Thanks for the quick response Tom!
The video is mute, so no audio problems here.
Media down from 300fps to 29.97 is actually the way the movies are supposed to be played: the record at 300 but play at 29.97.
BTW the camera also offers different speeds, 600fps at a resolution of 432 x 192 and 1200fps at 336 x 96. Eventually all of these formats will be used in my FCPX-projects (with or without Motion5 and Compressor4, depending on what's the necessary way to handle these videos).
I have no clue if the quality of my videos will be affected when choosing 640x480, while the native resolution is 512x383 (or 432x192, 336x96). I don't mind taking an extra step "preparing my videos for FCPX" but I do mind when the not-so-very-good quality of my videos gets even more distortion because FCPX doesn't understand their resolution.
Thanks again for thinking along.
Thanks Tom for getting back at this.
Maybe I don't understand the question; QT player plays both.
Original: H.264, 512x384, 29.97, 1500.58kbs
Transcoded: Apple Pro Res 422, 512x384, 34.81Mbs
I have edited this media before, ignoring the 640x480-issue. It loads and I can edit, but it seems wrong to me that it's not in native resolution.
Example on Vimeo (and I made a mistake in framerate, I edited in 25fps instead of 29.97fps)
Maybe I haven't put clearly what my problem is: can I edit my 512x384-movie in its native resolution? If not what is the best way to deal with it?
What do you mean by: 'cut the whole program into that one clip's timeline'?
It is not possible to select all clips in the event library and then control-click to open them in the timeline (that option is greyed out) so I'm afraid that all I can do to edit a story with my clips is accept that they will be processed in 640x480.
Even if I would manage to get all clips at native resolution in the timeline, I'm already fearing the next issue: how to render them at native resolution or doesn't allow FCPX me to do that either? Maybe Compressor4 can be of any help?
Thanks Tom for your time. I'm a bit disappointed that FCPX seems to be so limited in its flexibility.
I can't show you screenshots because I don't have access to FCP at the moment. Take the first clip you want to be in the project. Open it into the timeline using the Open in Timeline function. You can now blade this clip however you like. Cut the beginning, cut the end. Slice it however you want it. The audio will be separate from the video. You can collape it into a compound clip if you want. This only happens with the first clip. Leave the timeline open. In the event event browser, find the second shot you want. Mark In and Out points. Press the E key to append it to timeline. You want to insert a a different shot in the beginning. Move the playhead in the timeline back to the beginning. Find the shot you want in the browser. Mark in and out points. Press the W key to insert the shot. You want to add transitions. Select the clips in the timeline and press Cmd-T. You want to add a timeline. Put the playhead in the timeline wherever you want. Double click the title to put it into the timeline. Add more shots into the timeline. Do you see what's happening? You are editing your program into that first clip's timeline. The dimensions of that first clip remain intact in that timeline. When you export you're exporting that clip's timeline. As I said, it's not ideal, but it's a workaround. Basically FCP only works with standard video formats.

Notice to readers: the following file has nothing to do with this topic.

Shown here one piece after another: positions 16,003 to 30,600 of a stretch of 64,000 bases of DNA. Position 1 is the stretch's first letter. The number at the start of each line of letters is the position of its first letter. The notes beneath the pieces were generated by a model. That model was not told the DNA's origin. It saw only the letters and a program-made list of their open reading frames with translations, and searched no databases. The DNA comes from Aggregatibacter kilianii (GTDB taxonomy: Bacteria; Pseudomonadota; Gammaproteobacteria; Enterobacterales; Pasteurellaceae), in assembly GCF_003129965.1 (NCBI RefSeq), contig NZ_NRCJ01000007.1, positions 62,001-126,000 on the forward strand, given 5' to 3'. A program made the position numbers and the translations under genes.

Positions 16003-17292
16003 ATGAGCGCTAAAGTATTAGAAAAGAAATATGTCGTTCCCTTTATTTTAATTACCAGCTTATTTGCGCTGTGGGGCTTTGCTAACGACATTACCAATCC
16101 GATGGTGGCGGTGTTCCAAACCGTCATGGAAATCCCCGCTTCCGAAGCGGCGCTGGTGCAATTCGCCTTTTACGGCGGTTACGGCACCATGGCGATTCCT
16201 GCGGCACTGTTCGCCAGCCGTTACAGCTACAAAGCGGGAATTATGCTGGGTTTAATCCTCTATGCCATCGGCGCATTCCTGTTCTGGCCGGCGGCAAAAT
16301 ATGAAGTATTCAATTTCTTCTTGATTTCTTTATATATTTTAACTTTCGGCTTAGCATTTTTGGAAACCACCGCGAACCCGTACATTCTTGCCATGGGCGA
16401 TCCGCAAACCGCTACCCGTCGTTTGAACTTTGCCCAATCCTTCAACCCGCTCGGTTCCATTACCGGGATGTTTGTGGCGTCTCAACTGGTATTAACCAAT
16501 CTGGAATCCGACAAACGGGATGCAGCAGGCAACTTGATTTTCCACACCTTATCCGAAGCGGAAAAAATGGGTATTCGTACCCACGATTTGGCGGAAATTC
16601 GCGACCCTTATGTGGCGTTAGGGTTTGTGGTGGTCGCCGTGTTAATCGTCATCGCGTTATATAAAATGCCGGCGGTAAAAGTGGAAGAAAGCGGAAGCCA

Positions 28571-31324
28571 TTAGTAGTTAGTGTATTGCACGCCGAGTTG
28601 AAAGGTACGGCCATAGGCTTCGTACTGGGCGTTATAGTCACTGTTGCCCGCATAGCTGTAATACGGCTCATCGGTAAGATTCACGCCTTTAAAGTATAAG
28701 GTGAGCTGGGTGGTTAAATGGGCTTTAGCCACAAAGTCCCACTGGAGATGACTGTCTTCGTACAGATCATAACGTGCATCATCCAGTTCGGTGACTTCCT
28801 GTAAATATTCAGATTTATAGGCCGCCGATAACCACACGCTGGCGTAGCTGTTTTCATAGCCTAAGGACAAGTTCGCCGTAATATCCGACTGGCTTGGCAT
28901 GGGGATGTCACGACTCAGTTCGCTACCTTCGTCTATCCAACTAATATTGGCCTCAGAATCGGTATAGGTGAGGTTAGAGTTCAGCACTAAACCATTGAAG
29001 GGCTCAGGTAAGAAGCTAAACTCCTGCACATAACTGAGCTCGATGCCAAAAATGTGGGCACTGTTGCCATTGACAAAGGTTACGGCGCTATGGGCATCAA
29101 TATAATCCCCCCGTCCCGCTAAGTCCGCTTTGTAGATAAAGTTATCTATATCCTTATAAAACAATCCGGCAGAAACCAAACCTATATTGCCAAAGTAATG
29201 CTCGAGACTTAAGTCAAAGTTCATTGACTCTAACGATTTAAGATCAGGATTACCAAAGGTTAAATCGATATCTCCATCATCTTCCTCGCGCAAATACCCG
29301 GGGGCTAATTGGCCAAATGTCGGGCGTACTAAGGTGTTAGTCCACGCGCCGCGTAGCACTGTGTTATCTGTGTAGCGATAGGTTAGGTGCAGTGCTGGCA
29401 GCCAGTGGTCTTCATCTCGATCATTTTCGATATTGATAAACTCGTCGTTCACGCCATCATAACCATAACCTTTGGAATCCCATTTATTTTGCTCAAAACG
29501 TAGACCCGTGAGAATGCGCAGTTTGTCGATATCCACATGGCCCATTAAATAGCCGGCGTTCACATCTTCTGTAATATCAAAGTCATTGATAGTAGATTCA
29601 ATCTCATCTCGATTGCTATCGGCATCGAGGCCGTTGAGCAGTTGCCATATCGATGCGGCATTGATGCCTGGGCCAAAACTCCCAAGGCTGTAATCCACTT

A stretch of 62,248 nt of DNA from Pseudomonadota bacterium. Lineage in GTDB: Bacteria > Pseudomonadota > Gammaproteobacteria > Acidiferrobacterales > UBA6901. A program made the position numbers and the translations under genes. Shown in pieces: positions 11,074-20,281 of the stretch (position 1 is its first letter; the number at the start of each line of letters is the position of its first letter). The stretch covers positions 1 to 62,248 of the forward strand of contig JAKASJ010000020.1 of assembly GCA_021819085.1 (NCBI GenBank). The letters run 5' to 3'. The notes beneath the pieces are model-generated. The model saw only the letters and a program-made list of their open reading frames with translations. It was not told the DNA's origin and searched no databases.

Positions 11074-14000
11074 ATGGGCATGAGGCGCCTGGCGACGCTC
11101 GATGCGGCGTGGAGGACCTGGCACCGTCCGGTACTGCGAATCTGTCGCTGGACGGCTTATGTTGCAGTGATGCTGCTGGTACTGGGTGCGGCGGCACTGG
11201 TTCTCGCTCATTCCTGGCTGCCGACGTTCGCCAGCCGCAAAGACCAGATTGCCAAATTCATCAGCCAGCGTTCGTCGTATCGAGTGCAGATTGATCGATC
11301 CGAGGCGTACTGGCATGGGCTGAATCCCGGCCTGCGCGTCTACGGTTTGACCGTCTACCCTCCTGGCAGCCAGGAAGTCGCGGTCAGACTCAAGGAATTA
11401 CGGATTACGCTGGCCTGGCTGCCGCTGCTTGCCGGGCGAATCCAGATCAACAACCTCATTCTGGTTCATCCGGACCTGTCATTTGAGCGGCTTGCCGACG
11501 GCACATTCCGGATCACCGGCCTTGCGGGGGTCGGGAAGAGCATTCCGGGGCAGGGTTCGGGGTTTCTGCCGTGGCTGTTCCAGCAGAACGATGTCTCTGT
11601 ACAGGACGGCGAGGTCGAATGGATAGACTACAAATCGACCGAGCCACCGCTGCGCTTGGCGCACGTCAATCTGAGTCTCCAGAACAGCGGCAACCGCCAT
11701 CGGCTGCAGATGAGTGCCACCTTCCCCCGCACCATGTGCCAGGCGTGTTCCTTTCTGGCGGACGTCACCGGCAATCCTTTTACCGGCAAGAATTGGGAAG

This is a comment from the cheap seats. (Tom Wolsky is the expert here.)
If I had a legitimate reason for wanting to edit in the original dimensions, like ,say, to put it on a website where I was hosting the video and wanted it in an odd size to fit the web page, then I would edit in QuickTIme Pro 7. You can have any pixel dimensions you want. This also works if you only want to view it yourself on your Mac in QuickTime Player.
If I wanted to show the video anywhere else, (television, DVD, BluRay, YouTube, Apple TV, iPad) I would use the video clips in a 640x480 timeline and letterbox so I kept all original pixels in place, and added black space on the edges.
Now I will sit back and let Tom explain why I missed the point.
Tom's method seems to work, but I've encountered a major problem: the project doesn't save.
In the past days I've been cutting clips, and when I wanted to sleep the computer also slept. Until yesterday I never quit FCPX, but then I did... All work gone. To be sure it wasn't some errant crash I've 'redone' my project, then quit the project to view another project, and back to the original project, which was empty.
Conclusion: Tom offers a valid solution to work with non-standard resolutions whcih works as long as you don't quit the project or shut down FCPX.
Unfortunately I haven't made it to the end, so no news on the rendering part yet...
I'm just following along here, trying to learn a bit.
@Tom: this makes sense. But it's just going to the event, right? There is no project file created this way? That would explain why nothing is saved after qutting.
@vj: So it follows that you should either export your work at the end of each session, or possibly create a compound clip to save the work. Anyhow, that's what I'm getting from this thread.